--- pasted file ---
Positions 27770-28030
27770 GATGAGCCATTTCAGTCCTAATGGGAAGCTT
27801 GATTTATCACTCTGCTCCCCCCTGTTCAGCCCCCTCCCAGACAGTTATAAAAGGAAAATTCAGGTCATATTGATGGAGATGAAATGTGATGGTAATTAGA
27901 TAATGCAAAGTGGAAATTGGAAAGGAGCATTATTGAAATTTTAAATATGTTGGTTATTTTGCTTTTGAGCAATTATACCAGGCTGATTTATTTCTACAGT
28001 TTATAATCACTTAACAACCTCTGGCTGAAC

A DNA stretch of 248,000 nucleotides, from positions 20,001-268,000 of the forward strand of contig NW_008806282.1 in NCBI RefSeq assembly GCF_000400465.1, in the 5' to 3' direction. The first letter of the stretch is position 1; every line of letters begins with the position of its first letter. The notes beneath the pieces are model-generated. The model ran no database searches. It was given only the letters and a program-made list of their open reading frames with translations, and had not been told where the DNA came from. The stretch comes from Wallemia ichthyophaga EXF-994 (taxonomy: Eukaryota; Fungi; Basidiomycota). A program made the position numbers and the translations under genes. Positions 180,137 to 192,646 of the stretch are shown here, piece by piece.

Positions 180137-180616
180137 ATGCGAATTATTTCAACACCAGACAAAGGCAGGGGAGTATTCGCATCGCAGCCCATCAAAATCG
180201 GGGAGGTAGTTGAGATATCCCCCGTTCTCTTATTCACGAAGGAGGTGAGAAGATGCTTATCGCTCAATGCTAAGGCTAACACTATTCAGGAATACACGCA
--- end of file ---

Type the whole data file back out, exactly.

Positions 27770-28030
27770 GATGAGCCATTTCAGTCCTAATGGGAAGCTT
27801 GATTTATCACTCTGCTCCCCCCTGTTCAGCCCCCTCCCAGACAGTTATAAAAGGAAAATTCAGGTCATATTGATGGAGATGAAATGTGATGGTAATTAGA
27901 TAATGCAAAGTGGAAATTGGAAAGGAGCATTATTGAAATTTTAAATATGTTGGTTATTTTGCTTTTGAGCAATTATACCAGGCTGATTTATTTCTACAGT
28001 TTATAATCACTTAACAACCTCTGGCTGAAC

A DNA stretch of 248,000 nucleotides, from positions 20,001-268,000 of the forward strand of contig NW_008806282.1 in NCBI RefSeq assembly GCF_000400465.1, in the 5' to 3' direction. The first letter of the stretch is position 1; every line of letters begins with the position of its first letter. The notes beneath the pieces are model-generated. The model ran no database searches. It was given only the letters and a program-made list of their open reading frames with translations, and had not been told where the DNA came from. The stretch comes from Wallemia ichthyophaga EXF-994 (taxonomy: Eukaryota; Fungi; Basidiomycota). A program made the position numbers and the translations under genes. Positions 180,137 to 192,646 of the stretch are shown here, piece by piece.

Positions 180137-180616
180137 ATGCGAATTATTTCAACACCAGACAAAGGCAGGGGAGTATTCGCATCGCAGCCCATCAAAATCG
180201 GGGAGGTAGTTGAGATATCCCCCGTTCTCTTATTCACGAAGGAGGTGAGAAGATGCTTATCGCTCAATGCTAAGGCTAACACTATTCAGGAATACACGCA